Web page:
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In a report on U.S. gaming released late Wednesday, Moody's Investors Service said there is a "high degree of uncertainty" over how much gaming trends will improve through the end of the year. Analysts are also concerned about the sustainability of those improvements.
In addition, many American gaming corporations -- including MGM Resorts International, Harrah's Entertainment, Boyd Gaming Corp. and Isle of Capri Casinos -- took measures to refinance long-term debt over the past year. But analysts believe the companies may have only succeeded in delaying an inevitable credit crunch.
"The industry, after having two years of a down market, would welcome having stable cash flows," said Moody's Senior Vice President Keith Foley, one of the authors of the report. "We still have a cautious view of the U.S. gaming sector even as those severe year-over-year declines in monthly gaming revenue have subsided. In our view, the gaming industry is not much better than it was, but it's also not much worse."
In Nevada, gaming revenues have recovered somewhat from 2009's record decline of 10.4 percent and the 9.7 percent decrease of 2008. Through May, gaming revenues statewide are down less than 1 percent, but are up 4.4 percent on the Strip, due in large part to a 32.9 percent increase in February.
Moody's told investors the bulk of the casino industry does not have the financial flexibility to absorb a year or more of flat profits. Companies with substantial debt may find it difficult to address large payments and expiring maturity dates without an equity infusion or some other deleveraging event.
The key to the industry, Foley said, is consumer demand for gaming. If discretionary spending by consumers remains depressed, the result could leave some companies short.
"At this point, some companies need overall business conditions to improve, not just stabilize, for (cash flows) to rise and leverage ratios to improve in time to refinance outstanding maturities on less-than-onerous terms," Foley said in the report.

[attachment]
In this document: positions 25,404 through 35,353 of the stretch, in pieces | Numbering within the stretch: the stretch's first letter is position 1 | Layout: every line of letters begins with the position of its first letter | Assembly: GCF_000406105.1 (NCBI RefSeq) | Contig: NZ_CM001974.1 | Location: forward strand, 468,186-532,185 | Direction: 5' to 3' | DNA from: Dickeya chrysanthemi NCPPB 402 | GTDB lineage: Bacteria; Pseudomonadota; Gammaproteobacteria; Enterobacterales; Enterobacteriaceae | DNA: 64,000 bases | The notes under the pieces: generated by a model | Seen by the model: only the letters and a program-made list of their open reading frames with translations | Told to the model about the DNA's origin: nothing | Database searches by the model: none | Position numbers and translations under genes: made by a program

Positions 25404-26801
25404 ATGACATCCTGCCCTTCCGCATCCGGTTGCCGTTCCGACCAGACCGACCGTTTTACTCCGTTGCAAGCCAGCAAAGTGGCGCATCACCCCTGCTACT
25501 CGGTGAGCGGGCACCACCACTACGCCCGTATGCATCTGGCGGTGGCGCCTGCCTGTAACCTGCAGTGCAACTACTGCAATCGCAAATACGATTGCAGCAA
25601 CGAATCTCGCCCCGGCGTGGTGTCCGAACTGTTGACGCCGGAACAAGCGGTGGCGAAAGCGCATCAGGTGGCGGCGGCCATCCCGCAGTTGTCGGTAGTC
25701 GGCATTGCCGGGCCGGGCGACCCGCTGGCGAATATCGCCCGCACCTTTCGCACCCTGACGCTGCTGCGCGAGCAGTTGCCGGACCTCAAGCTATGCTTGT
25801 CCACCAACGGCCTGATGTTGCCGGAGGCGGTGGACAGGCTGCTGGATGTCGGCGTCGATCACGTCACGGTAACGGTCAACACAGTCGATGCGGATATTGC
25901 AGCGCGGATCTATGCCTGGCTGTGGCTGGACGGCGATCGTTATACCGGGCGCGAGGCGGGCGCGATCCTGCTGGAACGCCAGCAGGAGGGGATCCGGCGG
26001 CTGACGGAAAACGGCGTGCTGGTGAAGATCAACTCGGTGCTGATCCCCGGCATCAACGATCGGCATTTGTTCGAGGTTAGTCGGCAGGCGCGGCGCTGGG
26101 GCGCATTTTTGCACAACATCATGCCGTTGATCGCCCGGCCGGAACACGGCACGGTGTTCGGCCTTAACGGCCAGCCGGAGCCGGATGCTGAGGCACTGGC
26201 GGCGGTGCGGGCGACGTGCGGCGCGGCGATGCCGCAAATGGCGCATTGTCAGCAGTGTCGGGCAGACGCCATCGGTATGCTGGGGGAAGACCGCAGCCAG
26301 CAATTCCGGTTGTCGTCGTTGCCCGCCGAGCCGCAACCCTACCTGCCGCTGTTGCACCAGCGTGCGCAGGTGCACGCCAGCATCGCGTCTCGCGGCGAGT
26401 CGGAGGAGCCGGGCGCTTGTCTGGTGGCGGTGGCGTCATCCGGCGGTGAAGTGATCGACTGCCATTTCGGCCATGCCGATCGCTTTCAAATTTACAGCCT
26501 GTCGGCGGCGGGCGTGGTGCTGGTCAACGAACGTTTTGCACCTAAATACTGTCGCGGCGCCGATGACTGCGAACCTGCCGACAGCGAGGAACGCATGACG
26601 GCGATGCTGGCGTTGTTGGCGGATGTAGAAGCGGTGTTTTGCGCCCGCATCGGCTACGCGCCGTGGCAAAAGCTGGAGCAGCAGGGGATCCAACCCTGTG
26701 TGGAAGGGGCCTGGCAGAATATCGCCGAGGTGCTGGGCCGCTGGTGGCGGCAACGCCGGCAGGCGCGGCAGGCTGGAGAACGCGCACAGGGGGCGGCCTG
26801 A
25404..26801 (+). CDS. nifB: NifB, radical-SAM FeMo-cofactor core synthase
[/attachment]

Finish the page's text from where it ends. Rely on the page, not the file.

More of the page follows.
The report cited MGM Resorts and Harrah's as two companies that took measures to improve their credit profiles, although both remain highly leveraged. MGM Resorts' debt is more than 10 times the company's cash flow, Moody's said. Harrah's has more than $22 billion of total debt and a debt-to-cash flow ratio of more than 10 times.
"We do not believe Harrah's will be able to generate enough cash to improve its leverage and credit metrics, especially during a tepid recovery," Foley wrote in the report. "In all likelihood, Harrah's will have to sell assets, issue equity or restructure its debt obligations. Obstacles accompany all of these measures, however, and they likely would result in impairment to debtholder claims."
In an interview, Foley wondered if Harrah's was "too big to fail. We just don't know what the company's next step is going to be."
On the opposite side, Wynn Resorts Ltd. and Las Vegas Sands Corp. are less affected by the current situation because of their substantial holdings in Macau, where revenues are up more than 70 percent through June.
Foley said the revenues generated by the companies' Macau resorts more than make up for weakness at their properties on the Strip. Las Vegas Sands also benefits from its newly opened $5.7 billion resort in Singapore, where only two casinos are allowed to operate.
"Those companies are in great position to benefit as new foreign markets open up," Foley said. "They now have a track record for success."
Other factors that could unfavorably influence the industry's financial prospects include legislative actions that result in higher gaming taxes as states address budget deficits, higher financing costs for gaming companies and lower development spending by casino operators.
"While all three factors are clearly a byproduct of the economic recession, we expect they will have long-lasting effects and could substantially mute the sector's recovery prospects," Foley said.
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